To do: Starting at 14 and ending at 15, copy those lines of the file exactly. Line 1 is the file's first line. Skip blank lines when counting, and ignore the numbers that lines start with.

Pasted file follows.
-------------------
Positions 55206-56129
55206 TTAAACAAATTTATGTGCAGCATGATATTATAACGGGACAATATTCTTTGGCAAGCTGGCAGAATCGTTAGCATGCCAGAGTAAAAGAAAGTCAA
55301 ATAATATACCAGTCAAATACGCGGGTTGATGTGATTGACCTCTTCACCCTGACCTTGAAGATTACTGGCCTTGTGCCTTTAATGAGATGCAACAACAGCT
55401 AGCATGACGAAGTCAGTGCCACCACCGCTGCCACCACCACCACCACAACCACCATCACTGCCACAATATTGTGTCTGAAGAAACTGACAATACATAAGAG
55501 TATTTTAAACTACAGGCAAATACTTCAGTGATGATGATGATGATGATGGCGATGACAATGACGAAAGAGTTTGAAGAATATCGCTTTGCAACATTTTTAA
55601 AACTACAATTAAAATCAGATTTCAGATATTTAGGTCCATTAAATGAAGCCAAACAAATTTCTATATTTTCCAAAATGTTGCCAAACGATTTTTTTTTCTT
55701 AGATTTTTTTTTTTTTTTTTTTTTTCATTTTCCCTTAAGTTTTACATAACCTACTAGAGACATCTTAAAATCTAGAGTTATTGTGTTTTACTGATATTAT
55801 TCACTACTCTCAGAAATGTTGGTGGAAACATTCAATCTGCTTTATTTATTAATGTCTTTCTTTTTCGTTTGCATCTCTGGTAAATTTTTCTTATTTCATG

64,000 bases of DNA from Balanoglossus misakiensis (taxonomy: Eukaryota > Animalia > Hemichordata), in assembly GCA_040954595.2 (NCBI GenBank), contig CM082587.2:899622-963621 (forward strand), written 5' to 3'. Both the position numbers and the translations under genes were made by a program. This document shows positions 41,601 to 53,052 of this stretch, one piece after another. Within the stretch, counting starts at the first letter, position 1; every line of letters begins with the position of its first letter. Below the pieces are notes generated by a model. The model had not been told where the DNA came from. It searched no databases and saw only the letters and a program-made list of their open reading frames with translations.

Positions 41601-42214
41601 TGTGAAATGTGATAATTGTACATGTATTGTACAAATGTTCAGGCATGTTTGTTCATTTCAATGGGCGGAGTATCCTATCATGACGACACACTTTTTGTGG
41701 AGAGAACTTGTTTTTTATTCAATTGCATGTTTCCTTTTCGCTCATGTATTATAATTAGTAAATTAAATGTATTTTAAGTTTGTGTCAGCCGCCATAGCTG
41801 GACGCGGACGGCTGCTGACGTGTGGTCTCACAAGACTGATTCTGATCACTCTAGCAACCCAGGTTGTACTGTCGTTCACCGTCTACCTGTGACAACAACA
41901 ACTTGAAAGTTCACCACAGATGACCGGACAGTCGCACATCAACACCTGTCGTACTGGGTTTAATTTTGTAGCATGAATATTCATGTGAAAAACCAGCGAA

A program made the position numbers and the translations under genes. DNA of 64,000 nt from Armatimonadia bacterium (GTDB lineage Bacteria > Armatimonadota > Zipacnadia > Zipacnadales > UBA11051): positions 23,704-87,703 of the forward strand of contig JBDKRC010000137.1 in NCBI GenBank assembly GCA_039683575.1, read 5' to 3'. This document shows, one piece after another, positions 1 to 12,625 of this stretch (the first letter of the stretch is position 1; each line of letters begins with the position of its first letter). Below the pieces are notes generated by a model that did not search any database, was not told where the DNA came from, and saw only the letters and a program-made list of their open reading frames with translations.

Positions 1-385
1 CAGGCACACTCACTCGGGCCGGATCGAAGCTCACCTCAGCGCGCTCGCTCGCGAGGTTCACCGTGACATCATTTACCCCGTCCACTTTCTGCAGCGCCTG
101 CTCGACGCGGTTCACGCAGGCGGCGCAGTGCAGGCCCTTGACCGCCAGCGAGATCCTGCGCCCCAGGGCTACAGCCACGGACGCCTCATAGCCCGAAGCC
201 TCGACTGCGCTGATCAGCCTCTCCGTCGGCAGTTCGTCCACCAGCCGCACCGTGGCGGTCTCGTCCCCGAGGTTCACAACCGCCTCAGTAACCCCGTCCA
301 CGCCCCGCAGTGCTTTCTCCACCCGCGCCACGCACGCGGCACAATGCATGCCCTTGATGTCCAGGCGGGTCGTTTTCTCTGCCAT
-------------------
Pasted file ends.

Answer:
41901 ACTTGAAAGTTCACCACAGATGACCGGACAGTCGCACATCAACACCTGTCGTACTGGGTTTAATTTTGTAGCATGAATATTCATGTGAAAAACCAGCGAA

A program made the position numbers and the translations under genes. DNA of 64,000 nt from Armatimonadia bacterium (GTDB lineage Bacteria > Armatimonadota > Zipacnadia > Zipacnadales > UBA11051): positions 23,704-87,703 of the forward strand of contig JBDKRC010000137.1 in NCBI GenBank assembly GCA_039683575.1, read 5' to 3'. This document shows, one piece after another, positions 1 to 12,625 of this stretch (the first letter of the stretch is position 1; each line of letters begins with the position of its first letter). Below the pieces are notes generated by a model that did not search any database, was not told where the DNA came from, and saw only the letters and a program-made list of their open reading frames with translations.